MOUNT PLEASANT, Iowa (AP) — President Donald Trump and Democrat Joe Biden assailed each other during overlapping visits to Iowa on Tuesday, previewing what the country might get in next year's election if Biden becomes his party's nominee.
Even before he left the White House, Trump unleashed a series of schoolyard taunts, declaring that "Joe Biden is a dummy." Biden quickly retorted that the president is "an existential threat to this country."
The back-and-forth laid bare the rising political stakes for each, even with Election Day 2020 still about 17 months away. Trump has zeroed in on Biden as a potential threat to his re-election chances and is testing themes to beat him back. Biden, meanwhile, is campaigning as a front-runner, relishing the one-on-one fight with Trump while making sure he doesn't ignore the demands of the Democratic primary.
"I'd rather run against Biden than anybody," Trump told reporters before flying to Iowa. "I think he's the weakest mentally and I like running against people that are weak mentally."
Biden said such behavior is beneath the office of the presidency. He noted that Trump "found time to go after Bette Midler in the middle of the D-Day ceremonies," referring to the president's ongoing online feud with the actress.
Biden began the day in Ottumwa, the heart of Wapello County, a meat-packing and agricultural manufacturing center Trump was the first Republican to carry since Dwight D. Eisenhower. It's part of Biden's dual track approach: campaigning for the caucuses while projecting himself as someone who can win in territory Trump snatched from Democrats in 2016, such as Michigan, Pennsylvania and Wisconsin.
The former vice president hit Trump on the economy — an issue the president often promotes as his chief strength in a time of low unemployment.
"I hope his presence here will be a clarifying event because Iowa farmers have been crushed by his tariffs toward China," Biden said. "It's really easy to be tough when someone else absorbs the pain, farmers and manufacturers."
Biden added that Trump "backed off his threat of tariffs to Mexico basically because he realized he was likely to lose" in manufacturing states such as Michigan and Ohio.
For Trump, the biggest concern in this state dominated by agriculture interests is trade. He headed to Council Bluffs and Southwest Iowa Renewable Energy, a facility that produces and sells the corn-based fuel additive ethanol, touring a grain receiving station and an area for drying cornmeal among mountains of corn and humming machinery.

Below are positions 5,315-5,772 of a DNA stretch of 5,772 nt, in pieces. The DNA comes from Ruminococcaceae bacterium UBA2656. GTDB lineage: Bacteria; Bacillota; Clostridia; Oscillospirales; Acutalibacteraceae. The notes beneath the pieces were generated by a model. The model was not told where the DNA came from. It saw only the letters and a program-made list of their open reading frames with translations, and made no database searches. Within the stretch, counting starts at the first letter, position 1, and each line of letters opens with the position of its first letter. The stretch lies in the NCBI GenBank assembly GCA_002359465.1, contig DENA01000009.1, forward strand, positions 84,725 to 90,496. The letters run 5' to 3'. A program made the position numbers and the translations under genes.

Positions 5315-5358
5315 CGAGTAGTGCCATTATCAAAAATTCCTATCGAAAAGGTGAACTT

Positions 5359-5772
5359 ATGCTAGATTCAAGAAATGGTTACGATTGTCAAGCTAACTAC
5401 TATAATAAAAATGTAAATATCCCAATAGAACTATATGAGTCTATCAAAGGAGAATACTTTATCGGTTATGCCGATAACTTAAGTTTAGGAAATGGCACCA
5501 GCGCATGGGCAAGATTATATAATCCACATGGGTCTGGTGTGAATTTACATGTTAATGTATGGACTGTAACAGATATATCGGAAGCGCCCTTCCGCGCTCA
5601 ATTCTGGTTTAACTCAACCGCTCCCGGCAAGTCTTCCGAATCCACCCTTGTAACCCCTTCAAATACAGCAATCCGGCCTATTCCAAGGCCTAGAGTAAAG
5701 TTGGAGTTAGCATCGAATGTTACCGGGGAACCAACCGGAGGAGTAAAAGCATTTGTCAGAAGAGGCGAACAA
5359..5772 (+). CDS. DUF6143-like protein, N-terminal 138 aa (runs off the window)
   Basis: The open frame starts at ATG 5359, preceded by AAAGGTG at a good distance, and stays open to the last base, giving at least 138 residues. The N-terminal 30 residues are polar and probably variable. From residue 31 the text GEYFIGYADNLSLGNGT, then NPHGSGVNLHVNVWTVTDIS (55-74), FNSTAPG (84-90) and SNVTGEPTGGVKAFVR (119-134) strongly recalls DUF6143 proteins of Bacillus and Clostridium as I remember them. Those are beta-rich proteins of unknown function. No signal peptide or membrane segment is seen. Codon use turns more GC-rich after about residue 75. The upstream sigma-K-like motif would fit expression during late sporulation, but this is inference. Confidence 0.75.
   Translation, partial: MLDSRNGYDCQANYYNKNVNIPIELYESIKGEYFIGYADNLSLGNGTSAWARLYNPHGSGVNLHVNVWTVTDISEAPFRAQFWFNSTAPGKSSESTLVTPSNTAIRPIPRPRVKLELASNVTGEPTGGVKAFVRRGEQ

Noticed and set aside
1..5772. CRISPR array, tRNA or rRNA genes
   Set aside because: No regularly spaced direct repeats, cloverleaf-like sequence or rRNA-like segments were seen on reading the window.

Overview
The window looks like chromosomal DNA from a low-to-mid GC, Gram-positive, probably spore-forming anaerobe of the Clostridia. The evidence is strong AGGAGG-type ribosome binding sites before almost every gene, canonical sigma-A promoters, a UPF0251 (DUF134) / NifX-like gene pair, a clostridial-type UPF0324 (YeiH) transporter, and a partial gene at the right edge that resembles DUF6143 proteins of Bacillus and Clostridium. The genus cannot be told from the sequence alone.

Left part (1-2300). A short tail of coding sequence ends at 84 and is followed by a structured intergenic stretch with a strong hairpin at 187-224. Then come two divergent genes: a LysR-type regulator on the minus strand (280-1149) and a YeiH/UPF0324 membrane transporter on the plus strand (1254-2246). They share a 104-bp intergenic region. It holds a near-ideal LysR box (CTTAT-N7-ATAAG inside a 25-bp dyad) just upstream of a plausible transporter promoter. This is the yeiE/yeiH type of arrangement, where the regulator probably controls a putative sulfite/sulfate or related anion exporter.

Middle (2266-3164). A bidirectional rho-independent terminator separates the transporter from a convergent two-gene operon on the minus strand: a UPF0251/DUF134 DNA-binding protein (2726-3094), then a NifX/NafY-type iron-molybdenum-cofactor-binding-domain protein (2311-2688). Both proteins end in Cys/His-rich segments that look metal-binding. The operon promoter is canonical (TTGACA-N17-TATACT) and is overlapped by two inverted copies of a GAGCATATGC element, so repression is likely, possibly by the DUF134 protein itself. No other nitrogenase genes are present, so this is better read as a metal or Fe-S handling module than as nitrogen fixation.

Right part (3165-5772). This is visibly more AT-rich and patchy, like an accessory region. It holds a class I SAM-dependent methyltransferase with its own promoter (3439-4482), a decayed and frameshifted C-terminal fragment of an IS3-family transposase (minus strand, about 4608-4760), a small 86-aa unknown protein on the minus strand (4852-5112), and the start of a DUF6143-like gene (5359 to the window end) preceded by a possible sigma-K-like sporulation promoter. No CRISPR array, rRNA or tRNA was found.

"I fought very hard for ethanol but you proved me right," Trump said, adding that he fought "for the American farmer like no president has fought before." But he then again mocked Biden while chiding former President Barack Obama, saying "America must never again be held hostage to foreign suppliers as we were under the Obama-Biden, Sleepy Joe group."
"He was some place in Iowa today," the president said of the former vice president "and he said my name so many times that people couldn't stand it."
Later Tuesday, Trump was addressing an Iowa GOP dinner in Des Moines, the state capital. He's expected to highlight his efforts to help farmers hurt financially from Chinese tariffs on U.S. agriculture products, measures that were imposed last year after Trump slapped levies on Chinese imports.
Trump also is likely to try to sell farmers on the U.S.-Mexico-Canada trade deal, which remains to be ratified by lawmakers in each country. Supporters of the deal, which is an update to the North American Free Trade Agreement, feared that Trump's recent threat to impose tariffs on Mexico over illegal immigration would jeopardize the pact's passage by U.S. lawmakers. But Trump announced an agreement with Mexico late last week and delayed the tariffs for the time being.
The president, however, has been stung by criticism that what he announced Friday resembled steps Mexico had already agreed to take. Trump predicted in Council Bluffs that the U.S. would soon be increasing its corn exports to its southern neighbor: "Mexico's going to be doing a lot of buying."
Superville reported from Council Bluffs. Weissert reported from Washington. Associated Press writers Alexandra Jaffe in Mount Pleasant, Iowa, and Zeke Miller in Washington contributed to this report.